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(CNN) -- Reality show star and former Playboy playmate and stripper Anna Nicole Smith's death leaves complicated legal questions unanswered.
Who will get paternity of the 39-year-old's infant girl and who will possibly get millions of dollars from Smith's legal battle over her late tycoon husband's estate? CNN's Soledad O'Brien spoke with legal analyst Jeffrey Toobin about those questions Smith left behind.
O'BRIEN: So there are lots of questions this morning, about just how Anna Nicole Smith died, and of course, even more legal questions.
Smith was still fighting for a share of her late husband's fortune. Plus, there's that paternity fight over the 5-month-old daughter. Plus, you have the will, was there one or wasn't there one?
All of that brings us right to CNN's senior legal analyst Jeff Toobin. Wow, an already complicated case, gets even more complicated.
TOOBIN: Stunningly complicated. Let's just think about three questions for starters.
O'BRIEN: I have about 10, what, we can only do three?
TOOBIN: Was there a will? Because if there's a will, that's going to be the starting point for all issues about custody and the finances.
O'BRIEN: But she's only 39 years old, so let's say there's not a will.
TOOBIN: Unlikely there's a will, yes.
O'BRIEN: Because that's quite young to be drawing up your own will.
O'BRIEN: So would it have to go into probate?
TOOBIN: It would be determined by whatever state she happened to be a resident of, but that's not clear where she lived. So that's another issue.
Also, was she married at all? I mean, she and Howard K. Stern, not the radio broadcaster, described themselves as husband and wife, but apparently the ceremony they had in the Bahamas may not be an actual marriage. If you're married, your assets go one way. If you're not, they go another.
And then, of course, there's the question of who's the father of the little girl because she, presumably, will inherit the vast majority of her fortune.
O'BRIEN: Even if there is no will and it goes into probate in any state, doesn't the baby, eventually -- I mean it may be a long time before it's all clear, but doesn't the baby eventually inherit her mother's estate?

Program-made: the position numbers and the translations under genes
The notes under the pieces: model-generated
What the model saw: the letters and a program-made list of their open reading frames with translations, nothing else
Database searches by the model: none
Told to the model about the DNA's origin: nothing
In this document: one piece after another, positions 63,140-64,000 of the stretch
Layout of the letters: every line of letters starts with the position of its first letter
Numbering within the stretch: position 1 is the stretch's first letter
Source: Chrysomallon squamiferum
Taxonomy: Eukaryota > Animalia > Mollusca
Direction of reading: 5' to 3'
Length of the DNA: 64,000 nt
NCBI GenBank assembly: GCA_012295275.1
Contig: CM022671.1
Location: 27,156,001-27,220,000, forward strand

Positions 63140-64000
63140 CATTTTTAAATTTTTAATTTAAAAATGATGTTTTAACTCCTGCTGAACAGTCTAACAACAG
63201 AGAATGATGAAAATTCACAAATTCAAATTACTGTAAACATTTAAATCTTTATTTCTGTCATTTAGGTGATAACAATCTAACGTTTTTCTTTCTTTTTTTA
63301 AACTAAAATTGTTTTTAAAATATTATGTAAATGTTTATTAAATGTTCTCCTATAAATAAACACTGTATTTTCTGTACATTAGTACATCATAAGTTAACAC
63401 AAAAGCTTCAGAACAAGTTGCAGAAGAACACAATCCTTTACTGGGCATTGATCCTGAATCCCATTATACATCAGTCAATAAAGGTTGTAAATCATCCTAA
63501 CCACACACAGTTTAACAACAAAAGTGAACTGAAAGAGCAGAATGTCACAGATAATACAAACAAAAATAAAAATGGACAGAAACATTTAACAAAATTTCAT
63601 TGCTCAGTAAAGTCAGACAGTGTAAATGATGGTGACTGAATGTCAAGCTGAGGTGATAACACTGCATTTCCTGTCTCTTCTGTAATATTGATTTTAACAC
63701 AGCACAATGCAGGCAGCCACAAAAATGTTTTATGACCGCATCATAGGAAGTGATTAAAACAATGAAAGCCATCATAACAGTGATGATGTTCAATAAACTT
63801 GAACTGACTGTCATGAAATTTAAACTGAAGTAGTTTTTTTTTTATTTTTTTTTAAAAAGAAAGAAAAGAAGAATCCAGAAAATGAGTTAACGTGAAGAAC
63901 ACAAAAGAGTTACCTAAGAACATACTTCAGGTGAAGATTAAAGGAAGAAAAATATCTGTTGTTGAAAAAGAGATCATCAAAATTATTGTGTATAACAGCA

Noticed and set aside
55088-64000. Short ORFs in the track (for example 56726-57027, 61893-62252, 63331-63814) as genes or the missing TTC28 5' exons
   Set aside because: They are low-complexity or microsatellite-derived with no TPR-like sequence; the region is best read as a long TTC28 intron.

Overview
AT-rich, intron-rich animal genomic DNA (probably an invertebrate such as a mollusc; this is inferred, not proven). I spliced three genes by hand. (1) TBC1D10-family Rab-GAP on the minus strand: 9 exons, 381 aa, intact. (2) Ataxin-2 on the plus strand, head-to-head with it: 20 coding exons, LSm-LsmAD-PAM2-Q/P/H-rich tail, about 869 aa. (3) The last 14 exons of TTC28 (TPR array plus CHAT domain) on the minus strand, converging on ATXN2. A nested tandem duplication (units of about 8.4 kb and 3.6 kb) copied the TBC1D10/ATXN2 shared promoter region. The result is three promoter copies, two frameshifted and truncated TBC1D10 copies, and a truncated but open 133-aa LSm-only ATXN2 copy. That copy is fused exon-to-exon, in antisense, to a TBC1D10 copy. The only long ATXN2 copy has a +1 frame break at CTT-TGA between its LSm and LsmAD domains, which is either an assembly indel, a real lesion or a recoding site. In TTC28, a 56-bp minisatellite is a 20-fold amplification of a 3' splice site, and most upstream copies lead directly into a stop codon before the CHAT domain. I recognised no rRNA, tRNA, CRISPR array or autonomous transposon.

TOOBIN: Not necessarily the entire estate. If you're married, a spouse has a legal claim even if you have no will. So that is a big factor either way.
O'BRIEN: She was trying to get her share of her husband's vast [fortune] -- her former husband who died, the 89-year-old tycoon, Howard Marshall.
O'BRIEN: The judge ruled that she can have $474 million, that was eventually, after challenges, cut back to $88 million, and it's still being challenged. Where does that stand?
TOOBIN: Well, see, again, that's where the will becomes important. Because if you're a party to a lawsuit and you die, your estate inherits your interest in your lawsuit.
The question is who controls her estate? Because that lawsuit is worth a tremendous amount of money. As you point out, at the moment it's worth $88 million. It actually could be worth considerably more than $88 million.
She won her famous case in the Supreme Court earlier this year, but that didn't resolve the whole thing. That only decided which court controls the outcome, but --
O'BRIEN: Can we talk for a moment about another issue, which is the contested paternity.
Larry Birkhead says, no, no, no, I'm the father of this baby, but he says I'm devastated -- his lawyer said he is devastated he lost the mother of his child and the woman that he loved. You're always in trouble when it's your lawyer who's releasing statements like this.
TOOBIN: Especially that, who you love.
O'BRIEN: Exactly, this is really legal positioning because this baby is sitting on a pile of cash, potentially.
TOOBIN: Potentially. Well, one of the many peculiarities about Anna Nicole Smith's life was that in the months since her baby has been born -- she's only 4 months old.
O'BRIEN: Five months old.
TOOBIN: Yeah. She has refused to take a DNA test. Her husband, Howard K. Stern, has refused to take a DNA test, but Larry Birkhead, the boyfriend, has been asking for the DNA test, so he apparently is pretty confident that he is the father of this baby.
That's what the hearing in court today ... is about, starting to establish paternity. Unlike everything else, this is something that will probably be resolved with pretty clear certainty in the immediate future because there's going to have to be a DNA test.
O'BRIEN: One would think. All right Jeff Toobin for, I think, you kind of cleared it up for us a little bit on the legal front.
TOOBIN: At least defining some of the questions.